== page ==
ME's Portland Stage Premieres Manifest, a Holocaust 'Vaudeville,' Feb. 19-March 7

News   ME's Portland Stage Premieres Manifest, a Holocaust 'Vaudeville,' Feb. 19-March 7
 
Brian Silberman's award-winning Manifest, a buoyantly theatrical telling of Holocaust stories, opens its world premiere by the Portland Stage Company in Maine Feb. 19, following previews Feb. 16-18.
A scene from the world premiere, Manifest.
A scene from the world premiere, Manifest.

Brian Silberman's award-winning Manifest, a buoyantly theatrical telling of Holocaust stories, opens its world premiere by the Portland Stage Company in Maine Feb. 19, following previews Feb. 16-18.

Dubbed "a theatrical vaudeville," Silberman's work interweaves three stories of concentration camp life, plus the experiences of a modern-day acting troupe rehearsing the same stories. The script won the 1998 Clauder Competition, a New England playwriting contest.

Connecticut writer Silberman's Holocaust-oriented Manifest, continuing to March 7, is not easily described or defined, PSC artistic director Anita Stewart told Playbill On-Line in fall 1998.

"Brian's take on it is that he wanted to look at the people who were fighting what was happening, inside the camps," said Stewart. "It jumps time and place, there are scenes in the camps and dream scenes; a Joseph Mengele character who acts as a kind of emcee; a group of modern-day actors..."

The play will have live klezmer music by the Casco Bay Tummlers, heightening a "Brechtian" quality, she said. Christopher Grabowski will direct. The playwright's research about camps revealed there were "clandestine programs of songs and skits, evenings of entertainment, taking place in the barracks," Silberman said in production notes.

"I began to think how these cabarets, these stories, functioned as vital acts of resistance, a means of fighting back," he said. "(This) determined the style and aesthetic I would follow."

Why klezmer?

"It allows pain to be transformed into joy or art," he said. "It is radical and untamed, the music of resistance."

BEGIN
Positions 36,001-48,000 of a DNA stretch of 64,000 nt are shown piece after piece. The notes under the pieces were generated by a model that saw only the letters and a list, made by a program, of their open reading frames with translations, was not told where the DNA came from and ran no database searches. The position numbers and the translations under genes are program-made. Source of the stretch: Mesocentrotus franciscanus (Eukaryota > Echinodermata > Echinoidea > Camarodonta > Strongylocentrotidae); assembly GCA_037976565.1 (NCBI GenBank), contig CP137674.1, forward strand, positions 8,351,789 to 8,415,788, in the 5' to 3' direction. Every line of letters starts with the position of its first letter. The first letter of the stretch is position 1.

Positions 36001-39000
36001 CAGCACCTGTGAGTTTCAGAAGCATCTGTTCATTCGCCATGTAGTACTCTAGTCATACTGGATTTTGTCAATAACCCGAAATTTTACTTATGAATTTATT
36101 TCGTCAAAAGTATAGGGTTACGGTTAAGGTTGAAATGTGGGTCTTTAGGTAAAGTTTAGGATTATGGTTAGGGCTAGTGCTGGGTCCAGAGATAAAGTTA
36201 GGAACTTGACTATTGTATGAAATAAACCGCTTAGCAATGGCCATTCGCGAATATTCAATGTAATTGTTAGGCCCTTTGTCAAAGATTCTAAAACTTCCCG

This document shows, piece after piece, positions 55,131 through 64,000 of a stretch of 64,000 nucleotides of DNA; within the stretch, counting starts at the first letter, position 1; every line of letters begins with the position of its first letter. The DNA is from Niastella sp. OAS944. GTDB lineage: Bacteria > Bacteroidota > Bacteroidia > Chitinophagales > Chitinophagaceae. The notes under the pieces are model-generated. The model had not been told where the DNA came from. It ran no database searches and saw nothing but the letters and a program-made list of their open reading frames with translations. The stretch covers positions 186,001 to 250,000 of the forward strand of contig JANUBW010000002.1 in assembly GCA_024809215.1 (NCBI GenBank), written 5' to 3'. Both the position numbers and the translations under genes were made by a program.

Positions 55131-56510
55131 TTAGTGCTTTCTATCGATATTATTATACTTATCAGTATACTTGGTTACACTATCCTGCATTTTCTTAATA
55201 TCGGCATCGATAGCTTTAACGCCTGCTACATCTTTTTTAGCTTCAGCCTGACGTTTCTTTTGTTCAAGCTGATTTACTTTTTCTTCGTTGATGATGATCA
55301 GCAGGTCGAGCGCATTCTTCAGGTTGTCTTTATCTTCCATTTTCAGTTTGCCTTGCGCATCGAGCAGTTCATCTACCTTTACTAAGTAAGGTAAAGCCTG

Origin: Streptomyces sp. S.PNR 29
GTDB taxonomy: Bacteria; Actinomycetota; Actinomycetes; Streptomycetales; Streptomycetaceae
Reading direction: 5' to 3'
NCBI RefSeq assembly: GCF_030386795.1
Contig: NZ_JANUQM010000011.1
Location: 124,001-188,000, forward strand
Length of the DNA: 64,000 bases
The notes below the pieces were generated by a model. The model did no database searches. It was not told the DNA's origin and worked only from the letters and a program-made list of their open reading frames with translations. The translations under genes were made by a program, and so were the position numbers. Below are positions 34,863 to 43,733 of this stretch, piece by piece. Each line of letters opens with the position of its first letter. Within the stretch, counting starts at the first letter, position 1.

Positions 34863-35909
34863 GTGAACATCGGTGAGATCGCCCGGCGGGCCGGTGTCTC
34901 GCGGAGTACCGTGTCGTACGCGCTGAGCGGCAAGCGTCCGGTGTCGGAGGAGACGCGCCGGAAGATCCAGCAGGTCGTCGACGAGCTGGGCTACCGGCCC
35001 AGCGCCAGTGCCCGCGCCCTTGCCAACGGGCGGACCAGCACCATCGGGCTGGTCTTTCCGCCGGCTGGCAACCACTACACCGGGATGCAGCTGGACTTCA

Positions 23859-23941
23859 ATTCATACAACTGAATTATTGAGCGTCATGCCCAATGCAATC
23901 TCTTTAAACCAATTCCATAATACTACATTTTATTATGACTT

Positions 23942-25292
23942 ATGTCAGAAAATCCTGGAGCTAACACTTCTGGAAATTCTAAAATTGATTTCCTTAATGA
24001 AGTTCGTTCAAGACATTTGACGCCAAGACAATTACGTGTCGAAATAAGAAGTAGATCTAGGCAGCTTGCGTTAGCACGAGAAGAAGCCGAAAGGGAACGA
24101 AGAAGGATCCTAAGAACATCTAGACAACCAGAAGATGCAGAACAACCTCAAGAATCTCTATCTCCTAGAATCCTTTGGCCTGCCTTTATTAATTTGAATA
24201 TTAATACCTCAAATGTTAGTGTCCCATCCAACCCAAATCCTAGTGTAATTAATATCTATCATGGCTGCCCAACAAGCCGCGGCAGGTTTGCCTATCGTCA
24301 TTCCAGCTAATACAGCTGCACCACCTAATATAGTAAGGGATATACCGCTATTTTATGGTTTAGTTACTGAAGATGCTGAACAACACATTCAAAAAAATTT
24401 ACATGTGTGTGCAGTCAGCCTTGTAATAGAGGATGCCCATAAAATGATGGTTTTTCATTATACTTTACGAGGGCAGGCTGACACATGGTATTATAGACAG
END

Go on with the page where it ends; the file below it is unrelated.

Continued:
Silberman earned an MFA in playwriting from Carnegie Mellon University.

The Manifest company includes Ron Botting, Mercedes Herrero, Jennifer Mattern, Susan Knight, Thomas Pasely, Ben Rosen and Bess Weldon. The Casco Bay Tummlers are Carl Dimow (flute and strings), Julie Goell (bass, strings, vocals and music director), Danny Mills (clarinet) and Hayes Porterfield (drums and percussion).

Designers are Anita Stewart (set and lighting) and April Soroko (costume).

The Clauder Competition is a biannual contest in which competition organizers choose a host New England theatre and offer the best scripts and a stipend to the troupe, toward a production of the script of that company's choosing.

Manifest was developed in a reading at "The Little Festival of the Unexpected" in 1998. Grabowski directed.

Next up at PSC is another collection of stories: Writer-director Bartlett Sher's work-in-progress adaptation (with music) of Washington ("Rip Van Winkle") Irving's works, called Old Dutch Bowling, or The Tales of Washington Irving, March 16-April 4 and Three Tall Women by Edward Albee. (April 20 May 9)

Portland Stage Company is at the Portland Performing Arts Center, 25A Forest Ave. Tickets are $18-$30. For information call (207) 774-0465.

The Portland Stage website is www.portlandstage.com.

-- By Kenneth Jones

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